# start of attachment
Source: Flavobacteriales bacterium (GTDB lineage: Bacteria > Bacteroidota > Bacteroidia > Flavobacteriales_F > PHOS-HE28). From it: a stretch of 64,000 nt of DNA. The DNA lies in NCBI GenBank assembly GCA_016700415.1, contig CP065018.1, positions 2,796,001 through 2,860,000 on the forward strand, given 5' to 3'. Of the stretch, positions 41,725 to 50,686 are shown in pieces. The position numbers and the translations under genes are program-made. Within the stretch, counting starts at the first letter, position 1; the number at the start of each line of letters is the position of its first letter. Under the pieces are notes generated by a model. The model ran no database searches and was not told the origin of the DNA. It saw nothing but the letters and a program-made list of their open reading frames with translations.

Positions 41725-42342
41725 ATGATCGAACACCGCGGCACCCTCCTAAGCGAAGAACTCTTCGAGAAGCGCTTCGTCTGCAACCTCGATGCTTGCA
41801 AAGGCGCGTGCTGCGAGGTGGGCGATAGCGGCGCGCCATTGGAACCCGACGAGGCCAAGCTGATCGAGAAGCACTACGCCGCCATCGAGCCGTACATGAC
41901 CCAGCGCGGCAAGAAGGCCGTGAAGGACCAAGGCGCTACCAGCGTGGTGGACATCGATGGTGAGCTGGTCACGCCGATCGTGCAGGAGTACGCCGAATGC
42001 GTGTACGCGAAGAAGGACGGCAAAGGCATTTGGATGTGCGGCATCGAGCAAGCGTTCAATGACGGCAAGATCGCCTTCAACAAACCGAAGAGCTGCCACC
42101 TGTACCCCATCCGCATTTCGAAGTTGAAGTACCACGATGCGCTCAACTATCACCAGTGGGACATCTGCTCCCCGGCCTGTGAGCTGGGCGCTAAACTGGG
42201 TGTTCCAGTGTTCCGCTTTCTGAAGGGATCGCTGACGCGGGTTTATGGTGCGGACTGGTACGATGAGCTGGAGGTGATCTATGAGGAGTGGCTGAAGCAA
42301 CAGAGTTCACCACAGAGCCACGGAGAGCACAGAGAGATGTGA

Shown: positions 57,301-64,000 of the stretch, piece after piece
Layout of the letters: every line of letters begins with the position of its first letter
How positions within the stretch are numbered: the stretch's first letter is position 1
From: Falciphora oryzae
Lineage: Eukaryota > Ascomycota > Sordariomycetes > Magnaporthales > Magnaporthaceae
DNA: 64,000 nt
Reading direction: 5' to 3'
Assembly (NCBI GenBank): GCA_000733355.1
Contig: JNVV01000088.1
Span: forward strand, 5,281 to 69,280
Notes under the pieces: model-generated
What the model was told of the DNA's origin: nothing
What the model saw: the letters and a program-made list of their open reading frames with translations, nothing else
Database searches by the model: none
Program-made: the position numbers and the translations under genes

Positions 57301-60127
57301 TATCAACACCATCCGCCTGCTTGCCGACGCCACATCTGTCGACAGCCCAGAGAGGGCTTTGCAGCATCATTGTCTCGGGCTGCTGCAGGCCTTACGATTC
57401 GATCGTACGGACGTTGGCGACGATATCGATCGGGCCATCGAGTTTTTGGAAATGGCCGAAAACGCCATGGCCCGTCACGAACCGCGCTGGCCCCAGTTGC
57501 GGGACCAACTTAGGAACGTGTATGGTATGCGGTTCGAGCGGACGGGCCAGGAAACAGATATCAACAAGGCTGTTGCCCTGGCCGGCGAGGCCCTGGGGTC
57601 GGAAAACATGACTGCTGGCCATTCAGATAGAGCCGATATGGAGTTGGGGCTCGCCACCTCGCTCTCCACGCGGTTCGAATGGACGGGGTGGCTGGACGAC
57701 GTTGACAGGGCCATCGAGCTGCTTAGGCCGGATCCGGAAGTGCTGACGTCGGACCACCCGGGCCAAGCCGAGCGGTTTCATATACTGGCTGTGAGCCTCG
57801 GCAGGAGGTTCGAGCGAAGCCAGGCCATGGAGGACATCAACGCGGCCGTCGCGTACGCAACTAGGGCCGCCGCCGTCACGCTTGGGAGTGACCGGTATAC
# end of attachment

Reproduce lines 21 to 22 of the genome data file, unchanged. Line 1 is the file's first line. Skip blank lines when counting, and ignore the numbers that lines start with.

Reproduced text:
What the model was told of the DNA's origin: nothing
What the model saw: the letters and a program-made list of their open reading frames with translations, nothing else